A onetime teacher at the University of Pennsylvania, West Chester University, Episcopal Academy and Penn Charter, Paoli’s William Kashatus has authored 30 books and some 200 essays. He hopes to nab a Casey Award with his latest, Lefty and Tim: How Steve Carlton and Tim McCarver Became Baseball’s Best Battery (University of Nebraska Press, 376 pages). The book’s foreword was written by former Phillies pitcher Larry Christenson, who lives in Malvern.
MLT: So what’s the crux of Lefty and Tim?
WK: At first glance, the two appear like an odd couple. Tim McCarver was old school, Steve Carlton new age. Reunited midseason in Philadelphia in 1975, McCarver became Carlton’s personal catcher. They really were hand and glove, and they became the best battery in baseball in the mid- to late ’70s.
MLT: Doesn’t it hurt the book not to have Carlton’s participation?
WK: The product is always hurt when a subject doesn’t talk. When he finally refused, I was two-thirds finished, and I was seriously thinking I’d chuck the project. Then I talked with Larry Christenson, and he said, “Don’t do that. What you’ve written people don’t know about him.”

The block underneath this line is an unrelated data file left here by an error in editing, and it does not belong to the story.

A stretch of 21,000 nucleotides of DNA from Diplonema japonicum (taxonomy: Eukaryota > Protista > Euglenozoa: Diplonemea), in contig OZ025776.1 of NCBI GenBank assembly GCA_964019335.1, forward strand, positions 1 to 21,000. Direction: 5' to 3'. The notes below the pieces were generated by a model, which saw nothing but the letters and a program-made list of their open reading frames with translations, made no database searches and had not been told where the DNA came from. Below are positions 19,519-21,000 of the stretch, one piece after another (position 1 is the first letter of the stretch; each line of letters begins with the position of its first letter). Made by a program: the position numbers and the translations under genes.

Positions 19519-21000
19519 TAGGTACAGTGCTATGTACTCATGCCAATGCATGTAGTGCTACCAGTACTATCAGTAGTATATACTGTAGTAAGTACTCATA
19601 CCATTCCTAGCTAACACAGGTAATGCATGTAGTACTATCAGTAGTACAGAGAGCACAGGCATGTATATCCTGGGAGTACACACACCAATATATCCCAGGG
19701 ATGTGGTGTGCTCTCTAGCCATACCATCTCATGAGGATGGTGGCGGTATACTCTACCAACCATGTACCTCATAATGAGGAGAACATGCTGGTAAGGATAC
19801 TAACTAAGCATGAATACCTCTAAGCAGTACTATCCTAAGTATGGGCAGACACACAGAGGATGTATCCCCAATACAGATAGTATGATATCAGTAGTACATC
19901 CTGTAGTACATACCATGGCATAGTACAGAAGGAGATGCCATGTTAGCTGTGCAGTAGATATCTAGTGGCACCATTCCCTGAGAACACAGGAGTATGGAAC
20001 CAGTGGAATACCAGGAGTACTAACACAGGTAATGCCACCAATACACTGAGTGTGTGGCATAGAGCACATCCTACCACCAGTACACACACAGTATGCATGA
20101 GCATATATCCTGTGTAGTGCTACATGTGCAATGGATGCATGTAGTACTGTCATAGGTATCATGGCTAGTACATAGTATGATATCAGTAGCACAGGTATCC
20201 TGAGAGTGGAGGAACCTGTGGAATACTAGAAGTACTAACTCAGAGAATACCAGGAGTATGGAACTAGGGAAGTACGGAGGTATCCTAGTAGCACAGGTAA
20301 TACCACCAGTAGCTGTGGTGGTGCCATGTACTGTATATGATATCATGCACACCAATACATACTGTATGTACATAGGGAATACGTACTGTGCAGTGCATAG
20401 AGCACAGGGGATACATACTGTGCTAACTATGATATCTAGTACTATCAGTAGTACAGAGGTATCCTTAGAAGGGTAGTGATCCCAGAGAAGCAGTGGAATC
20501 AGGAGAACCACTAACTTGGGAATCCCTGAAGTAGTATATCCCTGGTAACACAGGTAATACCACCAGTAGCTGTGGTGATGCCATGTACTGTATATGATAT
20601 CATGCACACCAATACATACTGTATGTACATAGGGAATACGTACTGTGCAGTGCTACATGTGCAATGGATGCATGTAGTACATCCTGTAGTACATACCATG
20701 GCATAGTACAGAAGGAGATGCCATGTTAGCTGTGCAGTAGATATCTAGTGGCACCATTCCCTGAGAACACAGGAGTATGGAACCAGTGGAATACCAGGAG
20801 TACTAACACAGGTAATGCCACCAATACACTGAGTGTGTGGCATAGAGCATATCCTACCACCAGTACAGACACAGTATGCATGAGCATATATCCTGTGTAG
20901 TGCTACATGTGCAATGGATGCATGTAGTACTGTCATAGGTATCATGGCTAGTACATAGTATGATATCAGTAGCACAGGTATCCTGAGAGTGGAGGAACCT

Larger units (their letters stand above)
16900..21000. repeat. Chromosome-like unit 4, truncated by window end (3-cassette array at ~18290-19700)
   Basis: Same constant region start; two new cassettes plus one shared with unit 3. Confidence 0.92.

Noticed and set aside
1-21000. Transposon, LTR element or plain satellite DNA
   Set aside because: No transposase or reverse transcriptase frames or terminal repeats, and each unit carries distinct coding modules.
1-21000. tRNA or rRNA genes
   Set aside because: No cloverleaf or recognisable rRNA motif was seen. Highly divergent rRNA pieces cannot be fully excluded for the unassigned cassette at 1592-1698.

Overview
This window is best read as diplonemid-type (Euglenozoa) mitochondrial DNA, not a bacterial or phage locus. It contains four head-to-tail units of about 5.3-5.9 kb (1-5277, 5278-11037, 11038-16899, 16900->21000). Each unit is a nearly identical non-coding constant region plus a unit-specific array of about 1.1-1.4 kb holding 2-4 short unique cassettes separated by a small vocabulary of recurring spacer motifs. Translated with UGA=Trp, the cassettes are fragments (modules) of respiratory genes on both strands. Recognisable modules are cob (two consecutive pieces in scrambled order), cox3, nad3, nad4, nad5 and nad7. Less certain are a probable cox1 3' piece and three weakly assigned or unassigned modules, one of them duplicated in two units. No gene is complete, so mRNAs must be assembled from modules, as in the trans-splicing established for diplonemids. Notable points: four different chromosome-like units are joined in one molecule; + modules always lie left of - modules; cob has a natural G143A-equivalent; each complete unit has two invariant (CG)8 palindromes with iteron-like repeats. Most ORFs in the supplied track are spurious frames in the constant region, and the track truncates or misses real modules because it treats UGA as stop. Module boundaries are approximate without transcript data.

MLT: Like what?
WK: Carlton had a weird humor and engaged in hijinks. Headbutting was a favorite thing of his. It hurt, but he had a proclivity for doing it to younger players as a form of endearment. Also, during a road trip to Pittsburgh, it’s the middle of the night, and [Greg] Luzinski and [Christenson] are trying to sleep, but they keep hearing loud pings. In the hotel’s hallway, Carlton was using a golf iron to hit line drives off the exit door.
MLT: In writing this book, what did you learn about your connection to baseball?
WK: I was 10 or 11 when I started playing baseball. I was the fat kid, so no one wanted to play catch with me. I made virtue out of necessity and became a catcher. I was given a Sports Illustrated youth book on how to play catcher, and McCarver was featured. I consumed that book, and he became one of my favorite players. I was never a good player, but I learned that a catcher has to be the leader and know himself and his pitchers. What’s most important in the pitcher-catcher relationship is unconditional trust.